There was no performance. There was no reality to suspend. There were no expectations to fulfill. The artiste sang to experience sheer joy. Nothing came between the art and artiste, we tried to capture it as unobtrusively as possible to preserve the purity of the moment.
When nature inspires an artistes imagination
Far away from the world of traditions and expectations, a voice searches for those perfect notes and beautiful phrases that define his music. The artiste's imagination is set free by the birds and the breeze, the rivers and the mountains.
When music stops being a performance art.
In the confines of the auditorium, limited by expectations, an artiste takes the stage not purely to embrace music but to also satisfy varied expectations. In this environment, often the artiste and the listener are unable to suspend the reality around them to experience the sheer joy of being one with the music.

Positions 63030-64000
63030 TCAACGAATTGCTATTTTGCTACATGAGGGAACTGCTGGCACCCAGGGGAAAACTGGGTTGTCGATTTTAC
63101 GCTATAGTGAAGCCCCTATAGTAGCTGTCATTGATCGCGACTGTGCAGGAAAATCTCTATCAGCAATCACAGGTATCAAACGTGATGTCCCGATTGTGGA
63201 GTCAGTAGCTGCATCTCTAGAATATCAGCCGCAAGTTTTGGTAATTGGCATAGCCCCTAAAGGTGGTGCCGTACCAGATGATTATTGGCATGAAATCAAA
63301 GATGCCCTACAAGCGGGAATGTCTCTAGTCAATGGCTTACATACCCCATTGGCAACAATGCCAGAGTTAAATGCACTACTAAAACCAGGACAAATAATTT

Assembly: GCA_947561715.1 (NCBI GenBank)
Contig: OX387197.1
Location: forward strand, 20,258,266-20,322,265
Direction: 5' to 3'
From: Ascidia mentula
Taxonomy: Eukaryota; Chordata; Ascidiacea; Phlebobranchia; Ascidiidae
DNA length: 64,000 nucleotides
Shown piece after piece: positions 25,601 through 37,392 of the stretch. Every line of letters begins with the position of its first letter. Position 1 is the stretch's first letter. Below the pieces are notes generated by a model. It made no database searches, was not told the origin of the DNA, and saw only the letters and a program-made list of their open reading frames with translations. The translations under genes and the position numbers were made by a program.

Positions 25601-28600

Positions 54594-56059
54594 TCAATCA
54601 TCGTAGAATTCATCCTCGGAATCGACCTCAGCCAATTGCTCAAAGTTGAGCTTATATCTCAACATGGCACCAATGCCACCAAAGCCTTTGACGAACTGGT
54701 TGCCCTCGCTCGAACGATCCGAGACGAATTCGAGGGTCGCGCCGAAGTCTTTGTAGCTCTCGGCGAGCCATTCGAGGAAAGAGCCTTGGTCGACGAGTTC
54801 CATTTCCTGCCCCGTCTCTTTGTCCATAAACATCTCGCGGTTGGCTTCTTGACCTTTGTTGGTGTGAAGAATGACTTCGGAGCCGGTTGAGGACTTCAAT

Evolution of Carnatic music and the road to One
The term Carnatic music, in a geographical sense, refers to South Indian classical music'. But this would be a limited way of considering a tradition of composing and practicing an orally and textually grounded musical form, both vocal and instrumental, known for its overpowering musical abstraction. Its aesthetic fabric is woven by the confluence of 'Raga' (Sanskrit for a melodic idea similar to a mode), 'Tala' (Sanskrit for structured rhythmic cycles in musical time) and a text. These three elements come together to create spectacular aural patterns. Its presentation allows for the composed musical forms to combine into a solo exposition in which the individual musician can - and, in fact, must - improvise with imagination and skill. The antiquity of this musical tradition - dated to five hundred years - has been on an inner and outward journey for that many or even more centuries. Over time, a continued tradition of musicianship and scholarship has allowed the music to adapt to the ever-changing socio-political environment. In the early 20th century, the practice of the art moved from temples and royal precincts to the urban concert stage.